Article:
By Jason P. Woodbury
Special for the Republic
PHOENIX — Among the more quixotic artists of the ’70s, songwriters Donald Fagen and Walter Becker blended boho jazz, soul, rock and funk with sneaky, biting lyrics, creating a string of complex, funny epics in the early ’70s. They quit playing shows in 1974, devoting themselves solely to recording immaculate records in a studio setting, all which were received rapturously critically and commercially: Katy Lied, The Royal Scam, Aja and Gaucho. In 1981, popular as ever, they called it quits.
But Steely Dan were reborn in 1993, and since then, Fagen and Becker have seemingly tempered their dissatisfaction with the road, transforming the once-reclusive outfit into a touring machine. It’s been more than a decade since their last studio collaboration, 2003’s Everything Must Go, but in between solo efforts, Fagen and Becker have kept Steely Dan on the road, digging into their extensive back catalog in a live setting. The duo’s Jamalot Ever After Tour came to Comerica Theatre in Phoenix Tuesday, July 15, and over the course of a dynamic two-hour set, they made use of a remarkable 11-piece band, featuring a trio of vocalists, a four-piece horn section, a lead guitarist, keyboardist, and an impeccable rhythm section. Fagen played keys, sang, and manned the melodica; Becker stuck to the guitar (well, a dozen or so guitars), offering up vocals and sly stage banter.
Calling Phoenix “the only city in America that rises from its own ashes – or something like that,” Becker was funny, verbose, and just surly enough to match the black-coffee wit of Steely Dan’s tone. Midway through their 1980 hit, “Hey Nineteen,” he offered an extended rap about pulling out one’s old stash of the “buds of the best chiba-chiba money can buy” and downing a bottle of Cuervo Gold, leading to the song’s boozy refrain.
The crowd hung on every jazzy lick, and the musicians showed off appropriately. Trumpeter Michael Leonhart offered a deft muted solo on “Home At Last.” Guitarist John Herington’s solos were tight and tasteful, and his playing complimented Becker’s as they replicated the knotty textures of “Aja.” The Danettes, a trio of singers featuring Cindy Mizelle (also of the E-Street Band), La Tanya Hall and Carolyn Leonhart-Escoffery, offered highlights throughout the show, but dominated as lead vocalists on “Dirty Work,” which took on a restrained, pensive sound. The rhythm section never got a break — bassist Freddie Washington never seemed to break a sweat while navigating the notoriously difficult bass lines of the Dan’s catalog, and drummer Keith Carlock routinely took solos and seemed perfectly at ease with the twisting time signatures. “This is the best band we ever had,” Becker remarked, and it’s hard to argue anything to the contrary.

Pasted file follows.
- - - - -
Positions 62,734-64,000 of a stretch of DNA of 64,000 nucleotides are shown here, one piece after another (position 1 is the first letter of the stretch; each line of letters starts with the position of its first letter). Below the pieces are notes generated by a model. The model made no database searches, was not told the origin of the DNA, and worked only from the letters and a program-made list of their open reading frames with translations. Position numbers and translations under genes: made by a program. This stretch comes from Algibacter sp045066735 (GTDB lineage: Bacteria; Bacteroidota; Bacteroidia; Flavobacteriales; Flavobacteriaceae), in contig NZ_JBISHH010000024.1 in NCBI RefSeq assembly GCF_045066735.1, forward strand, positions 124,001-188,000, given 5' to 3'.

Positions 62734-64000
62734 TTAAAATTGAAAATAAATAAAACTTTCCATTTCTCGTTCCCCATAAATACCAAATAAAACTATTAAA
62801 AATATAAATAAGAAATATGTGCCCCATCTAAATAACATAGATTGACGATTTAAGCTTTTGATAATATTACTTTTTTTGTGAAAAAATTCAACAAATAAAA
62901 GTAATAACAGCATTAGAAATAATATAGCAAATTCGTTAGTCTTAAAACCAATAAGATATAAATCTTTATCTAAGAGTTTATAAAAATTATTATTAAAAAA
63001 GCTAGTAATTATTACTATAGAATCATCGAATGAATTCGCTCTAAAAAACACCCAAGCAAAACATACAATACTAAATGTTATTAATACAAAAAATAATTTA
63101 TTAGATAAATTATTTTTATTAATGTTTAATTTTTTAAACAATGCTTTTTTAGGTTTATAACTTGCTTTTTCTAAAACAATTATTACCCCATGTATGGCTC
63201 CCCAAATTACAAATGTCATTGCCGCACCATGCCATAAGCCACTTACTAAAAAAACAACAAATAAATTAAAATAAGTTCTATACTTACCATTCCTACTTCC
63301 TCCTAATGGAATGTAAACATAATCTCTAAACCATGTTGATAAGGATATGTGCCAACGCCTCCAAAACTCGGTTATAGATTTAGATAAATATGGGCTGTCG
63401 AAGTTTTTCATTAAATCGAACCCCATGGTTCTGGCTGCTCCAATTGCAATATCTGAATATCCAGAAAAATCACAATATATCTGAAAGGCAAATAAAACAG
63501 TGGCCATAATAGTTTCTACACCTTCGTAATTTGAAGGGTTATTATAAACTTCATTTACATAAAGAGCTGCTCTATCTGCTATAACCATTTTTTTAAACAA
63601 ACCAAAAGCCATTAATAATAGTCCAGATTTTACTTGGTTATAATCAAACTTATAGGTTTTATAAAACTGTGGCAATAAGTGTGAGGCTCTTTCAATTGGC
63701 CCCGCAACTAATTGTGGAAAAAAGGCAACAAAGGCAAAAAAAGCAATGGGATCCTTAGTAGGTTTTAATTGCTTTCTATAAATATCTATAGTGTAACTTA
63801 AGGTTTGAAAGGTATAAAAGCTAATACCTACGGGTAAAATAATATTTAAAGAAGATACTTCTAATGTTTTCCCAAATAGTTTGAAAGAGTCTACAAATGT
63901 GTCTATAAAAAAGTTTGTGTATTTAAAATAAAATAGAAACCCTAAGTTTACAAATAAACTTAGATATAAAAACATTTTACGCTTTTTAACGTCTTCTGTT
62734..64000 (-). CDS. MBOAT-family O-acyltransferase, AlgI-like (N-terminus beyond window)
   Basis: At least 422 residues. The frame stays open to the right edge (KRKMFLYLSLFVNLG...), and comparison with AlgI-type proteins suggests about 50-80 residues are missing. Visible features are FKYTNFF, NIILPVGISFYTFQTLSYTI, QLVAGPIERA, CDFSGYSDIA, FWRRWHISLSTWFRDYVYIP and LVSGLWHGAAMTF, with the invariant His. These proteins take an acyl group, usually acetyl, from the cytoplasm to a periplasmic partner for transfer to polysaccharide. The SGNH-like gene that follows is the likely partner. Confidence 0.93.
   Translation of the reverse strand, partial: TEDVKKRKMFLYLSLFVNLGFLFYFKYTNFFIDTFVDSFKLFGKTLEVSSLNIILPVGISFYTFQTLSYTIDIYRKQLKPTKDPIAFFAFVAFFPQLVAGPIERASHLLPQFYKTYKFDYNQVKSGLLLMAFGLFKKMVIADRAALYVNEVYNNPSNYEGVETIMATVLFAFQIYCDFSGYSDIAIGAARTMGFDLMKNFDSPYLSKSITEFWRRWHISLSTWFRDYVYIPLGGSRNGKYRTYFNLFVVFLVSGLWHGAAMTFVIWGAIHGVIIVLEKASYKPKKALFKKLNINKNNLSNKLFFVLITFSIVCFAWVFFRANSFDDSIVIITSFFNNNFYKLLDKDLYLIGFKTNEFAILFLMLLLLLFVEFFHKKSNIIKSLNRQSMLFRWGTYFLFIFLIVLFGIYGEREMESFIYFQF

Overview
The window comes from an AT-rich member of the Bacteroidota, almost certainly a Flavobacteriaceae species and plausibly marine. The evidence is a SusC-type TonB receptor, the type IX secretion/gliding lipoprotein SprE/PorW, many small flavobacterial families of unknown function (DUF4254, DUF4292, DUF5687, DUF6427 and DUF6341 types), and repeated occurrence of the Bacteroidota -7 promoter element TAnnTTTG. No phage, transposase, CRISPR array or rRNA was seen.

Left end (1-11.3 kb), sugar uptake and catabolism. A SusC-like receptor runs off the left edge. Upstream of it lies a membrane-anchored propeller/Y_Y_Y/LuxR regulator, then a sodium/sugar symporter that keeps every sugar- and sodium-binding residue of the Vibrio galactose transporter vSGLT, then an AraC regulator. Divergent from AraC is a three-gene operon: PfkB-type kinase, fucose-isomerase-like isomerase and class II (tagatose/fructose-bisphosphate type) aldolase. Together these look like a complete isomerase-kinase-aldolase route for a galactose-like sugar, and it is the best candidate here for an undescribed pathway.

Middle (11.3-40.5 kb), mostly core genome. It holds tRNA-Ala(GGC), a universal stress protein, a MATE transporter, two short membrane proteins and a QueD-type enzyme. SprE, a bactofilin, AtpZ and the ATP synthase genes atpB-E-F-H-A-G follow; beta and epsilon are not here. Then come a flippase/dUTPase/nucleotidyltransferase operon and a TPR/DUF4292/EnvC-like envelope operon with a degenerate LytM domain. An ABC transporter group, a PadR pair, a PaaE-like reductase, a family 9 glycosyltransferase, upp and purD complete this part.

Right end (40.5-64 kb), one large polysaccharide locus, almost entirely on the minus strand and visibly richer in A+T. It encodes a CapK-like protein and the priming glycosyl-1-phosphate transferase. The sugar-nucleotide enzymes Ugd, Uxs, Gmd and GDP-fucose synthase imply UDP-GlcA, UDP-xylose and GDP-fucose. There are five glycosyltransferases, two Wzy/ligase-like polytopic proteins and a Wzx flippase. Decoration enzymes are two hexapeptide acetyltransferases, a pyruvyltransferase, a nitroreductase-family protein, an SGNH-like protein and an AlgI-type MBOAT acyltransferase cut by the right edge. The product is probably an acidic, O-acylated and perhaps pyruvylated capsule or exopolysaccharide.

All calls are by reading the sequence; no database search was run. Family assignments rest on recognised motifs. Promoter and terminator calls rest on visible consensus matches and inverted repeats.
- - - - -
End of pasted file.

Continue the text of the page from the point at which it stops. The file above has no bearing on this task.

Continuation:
Sporting bright red sneakers, Fagen delivered sneering takes on “Time Out of Mind,” “Bodhisattva,” “Babylon Sisters,” and “Green Earrings.” Fagen’s lyrics sting and wound, often seemingly at odds with the very notion of being Steely Dan. “Show Biz Kids,” from their sophomore album Countdown to Ecstasy, rang with sharp barbs. “They got the shapely bods/they got the Steely Dan t-shirt/and for the coup-de-grace/they’re outrageous,” he sang.
Many of their hits were skipped – only half of AZCentral’s essential Steely Dan singles list got stage time – but the crowd didn’t seem fazed. By the time they got around to finishing with the one-two punch of “My Old School” and “Reelin’ in the Years,” the audience seemed to be just getting warmed up. Dutifully, the musicians trotted back out for an encore of “Kid Charlemagne,” but that was it. No “Deacon Blues,” no “Do It Again.”
It’s easy to imagine fans of a lesser band being miffed by the exclusion of radio staples, but Fagen and Becker don’t engender those kinds of fans. They’ve been following their own muse since the start, and they’ve crafted a body of work that is as smooth as it is complex, and as popular as it is trend-averse. Fagen and Becker smiled and waved to the crowd, walking off the stage as the band played Nelson Riddle’s “The Untouchables.” Appropriate – Fagen and Becker remain singular performers, and Steely Dan remain peerless in their class.